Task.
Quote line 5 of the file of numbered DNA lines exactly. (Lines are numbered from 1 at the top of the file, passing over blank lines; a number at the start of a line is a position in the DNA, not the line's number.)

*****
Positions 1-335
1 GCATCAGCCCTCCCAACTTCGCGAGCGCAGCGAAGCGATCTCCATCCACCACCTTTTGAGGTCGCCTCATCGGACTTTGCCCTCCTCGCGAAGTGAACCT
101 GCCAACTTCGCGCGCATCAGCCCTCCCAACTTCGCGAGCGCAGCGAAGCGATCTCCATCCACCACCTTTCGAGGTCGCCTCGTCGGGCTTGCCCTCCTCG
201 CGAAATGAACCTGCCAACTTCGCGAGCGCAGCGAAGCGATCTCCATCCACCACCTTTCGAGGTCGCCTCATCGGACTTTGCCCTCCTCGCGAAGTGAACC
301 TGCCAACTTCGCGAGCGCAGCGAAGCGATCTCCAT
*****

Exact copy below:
301 TGCCAACTTCGCGAGCGCAGCGAAGCGATCTCCAT